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Optimal Breathing for Stress Management and Improved Performance for University Students UUCCC Conference Park City, UT October 28, 2011 Barbara Morrell,

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Presentation on theme: "Optimal Breathing for Stress Management and Improved Performance for University Students UUCCC Conference Park City, UT October 28, 2011 Barbara Morrell,"— Presentation transcript:

1 Optimal Breathing for Stress Management and Improved Performance for University Students UUCCC Conference Park City, UT October 28, 2011 Barbara Morrell, PhD, Maureen Rice, PhD, Dianne Nielsen, PhD, Loren Brown Brigham Young University {

2 Heart Rate Variability Biofeedback Cutting edge of biofeedback – Interactive Programs: Need less guidance to use – Less training of counselors to use effectively HRV Interactive BiofeedbackPrograms: – emWave Destop: Heart Math--Optimal Breathing – Dual Drive: runs on emWave or Relaxing Rhythms – Relaxing Rhythms: Wild Divine

3 Our Stress Response and Relaxation Response Stress Management is like learning to drive. Our Stress Response, the Sympathetic branch (SNS) of the Autonomic Nervous System (ANS), is like a gas pedal revving up our mind & body in reaction to physical danger or stress Our Relaxation Response, the Parasympathetic Nervous System (PSNS), is like a brake which calms us down when we’re speeding out of control from stress

4 Activating our Relaxation Response Our gas pedal is automatic, often going from 0 to 60 in an instant in response to stress. Stress Management involves – Training ourselves to put on the brake (PSNS), as needed, just as in driving a car – Deep relaxation/meditation: Bringing the car to a stop – “Tapping” the brake proactively or in response to stress throughout the day

5 Breathing as a Brake For each of us there is an optimal number of breaths per minute (BPM) between 4.5 and 7 BPM which creates Autonomic Balance by synchronizing our Sympathetic Nervous System (gas pedal) and Parasympathetic Nervous System (brake) Autonomic Balance helps us calm down, achieve optimal performance, and health We can use the emWave Desktop biofeedback program to estimate our individual Optimal BPM Practicing Optimal Breathing can – Help us learn to brake on demand (activate the relaxation response) – Over time increase Heart Rate Variability (HRV)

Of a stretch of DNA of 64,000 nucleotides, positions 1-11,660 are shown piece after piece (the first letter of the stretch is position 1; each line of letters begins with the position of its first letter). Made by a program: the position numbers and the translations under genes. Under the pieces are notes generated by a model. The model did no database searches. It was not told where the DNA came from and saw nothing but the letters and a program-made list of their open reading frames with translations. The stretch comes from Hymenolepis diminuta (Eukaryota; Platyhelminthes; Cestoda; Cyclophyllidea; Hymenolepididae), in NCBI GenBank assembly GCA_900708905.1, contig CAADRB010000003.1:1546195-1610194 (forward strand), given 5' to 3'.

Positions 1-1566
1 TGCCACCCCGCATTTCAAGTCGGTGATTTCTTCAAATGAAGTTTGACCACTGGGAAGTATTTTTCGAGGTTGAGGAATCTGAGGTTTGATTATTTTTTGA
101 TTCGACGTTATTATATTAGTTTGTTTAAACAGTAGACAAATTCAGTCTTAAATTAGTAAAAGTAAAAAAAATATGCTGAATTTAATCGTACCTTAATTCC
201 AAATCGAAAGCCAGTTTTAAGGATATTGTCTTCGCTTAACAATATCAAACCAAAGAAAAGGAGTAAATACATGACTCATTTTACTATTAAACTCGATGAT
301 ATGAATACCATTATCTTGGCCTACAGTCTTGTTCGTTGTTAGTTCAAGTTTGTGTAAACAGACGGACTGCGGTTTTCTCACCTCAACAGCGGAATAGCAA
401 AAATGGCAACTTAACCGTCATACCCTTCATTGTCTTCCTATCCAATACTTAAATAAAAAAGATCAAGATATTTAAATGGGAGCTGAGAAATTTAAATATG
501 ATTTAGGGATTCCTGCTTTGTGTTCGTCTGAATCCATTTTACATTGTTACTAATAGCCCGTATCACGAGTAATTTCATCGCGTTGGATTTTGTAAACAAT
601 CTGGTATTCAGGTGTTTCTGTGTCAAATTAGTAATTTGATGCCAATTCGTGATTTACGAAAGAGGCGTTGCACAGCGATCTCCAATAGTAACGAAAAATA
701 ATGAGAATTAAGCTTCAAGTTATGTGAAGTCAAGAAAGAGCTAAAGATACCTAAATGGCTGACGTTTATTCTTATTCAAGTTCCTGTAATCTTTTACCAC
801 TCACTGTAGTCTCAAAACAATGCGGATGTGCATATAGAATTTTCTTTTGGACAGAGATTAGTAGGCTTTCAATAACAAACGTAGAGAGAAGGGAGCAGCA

6 Heart Rate Variability (HRV) Beat to beat changes in Heart Rate (HR) – HR should speed up on inhalation and slow down on exhalation HRV is decreased by shallow, fast breathing and negative thoughts and emotions (disordered and irregular rhythm) HRV training increases Vagal tone and the Baroreflex, which are involved in the ability of the heart to respond to stress

7 Why Emphasize Heart Rate Variability and Optimal Breathing? Greater impact on heart health and wellness than relaxation alone HRV and Health – High HRV= heart health – Low HRV = greatest predictor of mortality – Also associated with SIDS in infants

8 emWave Desktop Can be used with EZ-Air Breath Pacer to determine Optimal BPM Techniques to help create an optimal state in which the heart, mind and emotions are operating in-sync and balanced. Games (quite juvenile)

9 Dual Drive: Versions to run with emWave or Relaxing Rhythms Challenging racing or simple non-game graph training. Fun off-road racing. Drive 7cars through 9 detailed racetracks. Power your engine, clear the dark fog and win by relaxing and feeling good.

10 Relaxing Rhythms: Formerly Wild Divine Uses HRV and GSR biofeedback A multi-dimensional approach that includes o Guided breathing and meditation exercises o Games you win by being in meditative state

11 EZ-Air Breath Pacer Free for 30 Days $20 for two computers

12 Optimal Breathing Resources Optimal BPM Breath-Sync music cd: – Inhale as notes go higher and exhale as they go (or vice versa). – You can add pauses by stopping before it reaches the highest or lowest note. EZ-air computer breath pacer: Free for 30 days (no payment information up front) – – Set the exhalation longer than the inhalation, for optimum benefit Smart phone apps: – Android Free app download html – iPhone Free app Breathe to the clock or metronome: – 6.0 BPM: inhale on even numbers, exhale on odd numbers

13 Handout Designs Easy to read tabs and text boxes help students learn more about relaxation techniques. Links to other websites, podcasts, and YouTube videos offer additional information. Coming Soon to our Website:

14 8 Relaxation Techniques

15 Additional Stress Management Skills / Tips


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